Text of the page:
Microfeminism: On TikTok, women share the little ways they fight sexism in the workplace

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In 2024, women are still underrepresented in certain industries and leadership positions, and of course, underpaid across the board. Sexism in the workplace is nothing new. Neither is women trying to combat it. But now, women are calling attention to a different kind of combat—called “microfeminism.”

On social media, a wave of women are speaking about the small, everyday acts they’re engaging in to clap back against sexism around the office. And it’s pretty inspiring to see just how widespread these acts of microfeminism have become.

The actions can be subtle, even seemingly simple or insignificant. Think: emailing a male colleague without using a single exclamation point in order to achieve a more assertive tone, or publicly backing a female colleague’s good idea instead of staying mute. Or resisting the urge to apologize for chasing down a late paycheck or . . . pretty much anything, really. (Women are known to apologize far more than men.) Any singular, assertive act that pushes back against women being downplayed, trivialized, or overlooked counts.

The conversation was kicked off by TikTok user Ashley Chaney, a TV producer and host, who opened up about her acts of microfeminism. “When I send an email to the CEO and you have to copy their assistant for scheduling purposes, if the assistant is female, in the email ‘to’ line, I will always enter their email address before the CEOs,” she explains in the March 25 video. Chaney captioned it “girls girl, corporate edition” and hashtagged it #microfeminism. At present, the post has 2.7 million views.

The following week, Katie Wood, an attorney, made a video sharing her own acts of microfeminism, which she says “piss men off,” therefore becoming “her favorite thing.” One of those subtle acts is defaulting to using she/her pronouns for people in leadership positions, unless she knows for certain the higher-up in question is a man (or, no doubt, someone she knows who prefers they/them pronouns).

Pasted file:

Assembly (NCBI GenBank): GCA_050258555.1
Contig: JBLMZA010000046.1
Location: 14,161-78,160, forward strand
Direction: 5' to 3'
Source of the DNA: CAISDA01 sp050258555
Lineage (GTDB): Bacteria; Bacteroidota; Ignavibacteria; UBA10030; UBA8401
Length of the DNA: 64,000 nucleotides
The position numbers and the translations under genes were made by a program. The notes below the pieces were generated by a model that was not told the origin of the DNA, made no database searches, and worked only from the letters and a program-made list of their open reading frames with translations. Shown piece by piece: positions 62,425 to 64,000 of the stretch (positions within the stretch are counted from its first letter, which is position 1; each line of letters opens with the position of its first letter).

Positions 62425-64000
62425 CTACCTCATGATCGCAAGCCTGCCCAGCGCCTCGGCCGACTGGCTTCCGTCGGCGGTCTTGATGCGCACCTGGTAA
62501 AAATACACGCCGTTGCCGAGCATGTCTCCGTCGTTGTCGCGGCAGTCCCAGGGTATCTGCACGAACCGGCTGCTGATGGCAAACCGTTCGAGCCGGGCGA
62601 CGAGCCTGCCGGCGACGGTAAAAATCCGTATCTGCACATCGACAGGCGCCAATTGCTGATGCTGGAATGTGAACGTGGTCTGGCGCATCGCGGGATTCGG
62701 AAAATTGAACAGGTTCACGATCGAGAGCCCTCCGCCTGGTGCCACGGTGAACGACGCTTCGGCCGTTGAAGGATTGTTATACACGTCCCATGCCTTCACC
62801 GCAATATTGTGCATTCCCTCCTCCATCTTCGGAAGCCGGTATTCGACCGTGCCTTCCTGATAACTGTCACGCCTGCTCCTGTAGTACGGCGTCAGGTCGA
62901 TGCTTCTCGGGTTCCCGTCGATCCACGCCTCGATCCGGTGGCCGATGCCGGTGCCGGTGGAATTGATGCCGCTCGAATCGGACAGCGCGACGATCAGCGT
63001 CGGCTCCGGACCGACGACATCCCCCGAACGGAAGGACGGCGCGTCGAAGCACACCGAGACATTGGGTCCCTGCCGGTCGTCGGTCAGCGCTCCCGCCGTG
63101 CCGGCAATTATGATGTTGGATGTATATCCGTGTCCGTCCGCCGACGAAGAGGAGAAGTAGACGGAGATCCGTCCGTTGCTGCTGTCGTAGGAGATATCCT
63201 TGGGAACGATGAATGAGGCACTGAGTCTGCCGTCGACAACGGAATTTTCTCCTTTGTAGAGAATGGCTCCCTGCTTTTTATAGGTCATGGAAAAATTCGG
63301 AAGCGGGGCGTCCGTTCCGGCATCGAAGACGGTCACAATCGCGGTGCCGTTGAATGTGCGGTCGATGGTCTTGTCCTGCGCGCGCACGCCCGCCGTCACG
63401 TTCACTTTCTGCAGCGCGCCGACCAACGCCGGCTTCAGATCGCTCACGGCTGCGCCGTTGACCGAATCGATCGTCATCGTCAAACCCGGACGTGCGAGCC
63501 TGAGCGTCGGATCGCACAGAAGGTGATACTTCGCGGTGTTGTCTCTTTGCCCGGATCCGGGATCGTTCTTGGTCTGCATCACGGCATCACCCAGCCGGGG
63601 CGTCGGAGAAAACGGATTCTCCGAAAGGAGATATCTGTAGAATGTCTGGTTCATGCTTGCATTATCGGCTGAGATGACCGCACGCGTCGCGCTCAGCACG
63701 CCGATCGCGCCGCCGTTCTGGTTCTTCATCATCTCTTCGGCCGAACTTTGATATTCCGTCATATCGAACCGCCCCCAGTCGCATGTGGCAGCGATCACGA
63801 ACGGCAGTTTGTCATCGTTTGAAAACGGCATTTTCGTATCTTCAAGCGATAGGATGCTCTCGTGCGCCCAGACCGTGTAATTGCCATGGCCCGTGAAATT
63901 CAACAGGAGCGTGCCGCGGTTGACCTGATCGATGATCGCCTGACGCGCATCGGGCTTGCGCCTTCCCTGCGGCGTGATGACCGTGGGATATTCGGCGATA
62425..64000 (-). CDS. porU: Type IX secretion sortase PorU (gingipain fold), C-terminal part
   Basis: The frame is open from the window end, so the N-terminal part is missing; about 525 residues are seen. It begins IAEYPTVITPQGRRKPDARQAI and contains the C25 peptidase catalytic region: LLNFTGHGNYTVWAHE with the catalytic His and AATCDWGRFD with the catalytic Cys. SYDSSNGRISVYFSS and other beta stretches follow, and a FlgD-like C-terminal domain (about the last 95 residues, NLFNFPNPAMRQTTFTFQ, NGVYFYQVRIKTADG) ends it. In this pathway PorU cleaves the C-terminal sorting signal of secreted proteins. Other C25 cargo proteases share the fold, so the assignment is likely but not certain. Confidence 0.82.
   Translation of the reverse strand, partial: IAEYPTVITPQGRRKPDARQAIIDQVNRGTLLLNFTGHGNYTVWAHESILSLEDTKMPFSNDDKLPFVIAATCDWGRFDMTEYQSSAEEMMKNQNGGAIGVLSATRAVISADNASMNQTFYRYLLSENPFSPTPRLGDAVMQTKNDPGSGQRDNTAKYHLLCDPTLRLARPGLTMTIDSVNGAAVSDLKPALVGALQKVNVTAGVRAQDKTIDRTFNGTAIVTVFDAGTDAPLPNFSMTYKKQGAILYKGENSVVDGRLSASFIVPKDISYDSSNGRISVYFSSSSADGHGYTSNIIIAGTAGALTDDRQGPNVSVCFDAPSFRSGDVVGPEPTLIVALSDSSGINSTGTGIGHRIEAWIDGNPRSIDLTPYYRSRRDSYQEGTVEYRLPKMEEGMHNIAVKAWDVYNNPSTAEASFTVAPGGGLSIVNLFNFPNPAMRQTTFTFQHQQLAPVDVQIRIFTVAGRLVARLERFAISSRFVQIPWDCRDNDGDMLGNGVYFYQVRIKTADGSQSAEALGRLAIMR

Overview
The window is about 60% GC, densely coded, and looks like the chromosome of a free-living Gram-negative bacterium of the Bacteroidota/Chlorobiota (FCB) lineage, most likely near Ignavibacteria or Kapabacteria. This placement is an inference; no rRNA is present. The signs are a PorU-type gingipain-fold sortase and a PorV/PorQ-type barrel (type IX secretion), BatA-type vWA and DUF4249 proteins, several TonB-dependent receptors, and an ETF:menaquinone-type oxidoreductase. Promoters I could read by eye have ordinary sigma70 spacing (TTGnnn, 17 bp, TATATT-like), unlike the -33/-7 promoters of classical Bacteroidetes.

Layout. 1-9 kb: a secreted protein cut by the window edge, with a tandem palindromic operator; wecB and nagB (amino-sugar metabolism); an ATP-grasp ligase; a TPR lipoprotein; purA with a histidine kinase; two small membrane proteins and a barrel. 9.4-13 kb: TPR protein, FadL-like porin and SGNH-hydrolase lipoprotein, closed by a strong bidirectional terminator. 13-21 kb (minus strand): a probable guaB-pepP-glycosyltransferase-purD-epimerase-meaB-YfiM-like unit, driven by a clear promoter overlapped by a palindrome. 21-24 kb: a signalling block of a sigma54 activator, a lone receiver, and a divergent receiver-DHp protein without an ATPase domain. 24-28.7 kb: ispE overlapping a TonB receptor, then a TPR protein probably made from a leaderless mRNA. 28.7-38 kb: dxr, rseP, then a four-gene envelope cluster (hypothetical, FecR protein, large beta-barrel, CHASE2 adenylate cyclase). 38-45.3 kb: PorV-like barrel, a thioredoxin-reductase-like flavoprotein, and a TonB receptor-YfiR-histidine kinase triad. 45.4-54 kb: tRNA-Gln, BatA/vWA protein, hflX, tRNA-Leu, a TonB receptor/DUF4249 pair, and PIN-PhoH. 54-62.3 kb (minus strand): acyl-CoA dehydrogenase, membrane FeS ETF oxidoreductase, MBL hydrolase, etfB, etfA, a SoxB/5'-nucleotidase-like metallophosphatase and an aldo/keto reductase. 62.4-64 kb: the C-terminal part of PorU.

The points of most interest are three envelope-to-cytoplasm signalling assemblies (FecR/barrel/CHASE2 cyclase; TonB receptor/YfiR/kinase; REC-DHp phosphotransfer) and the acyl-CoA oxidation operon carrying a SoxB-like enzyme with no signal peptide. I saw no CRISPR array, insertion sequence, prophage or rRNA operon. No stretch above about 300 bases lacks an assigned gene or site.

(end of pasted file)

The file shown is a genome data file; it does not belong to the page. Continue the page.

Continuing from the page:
The trend has certainly taken off when it comes to influencing office behavior. But some women have begun sharing their acts of microfeminism outside the office, too. TikTok user @Samspiegspt opened up about an incident when someone approached her with a seemingly straightforward question that she used to flip the script. “Last night this guy comes up to me, and he goes ‘Are you Drew’s wife?’ And I was like ‘No, Drew’s my husband.’”

Hundreds of others have shared videos showcasing their own subtle acts of protest against sexism in the workplace and elsewhere. In fact, the hashtag #microfeminism is now attached to millions of TikTok videos. Each video is a strikingly beautiful act of solidarity with other women. Why does it matter? Because when you add up all these seemingly insignificant acts, the effect is actually massive. Microfeminism intends to counter sexism in the very same way: subtly, constantly, and ultimately, massively.



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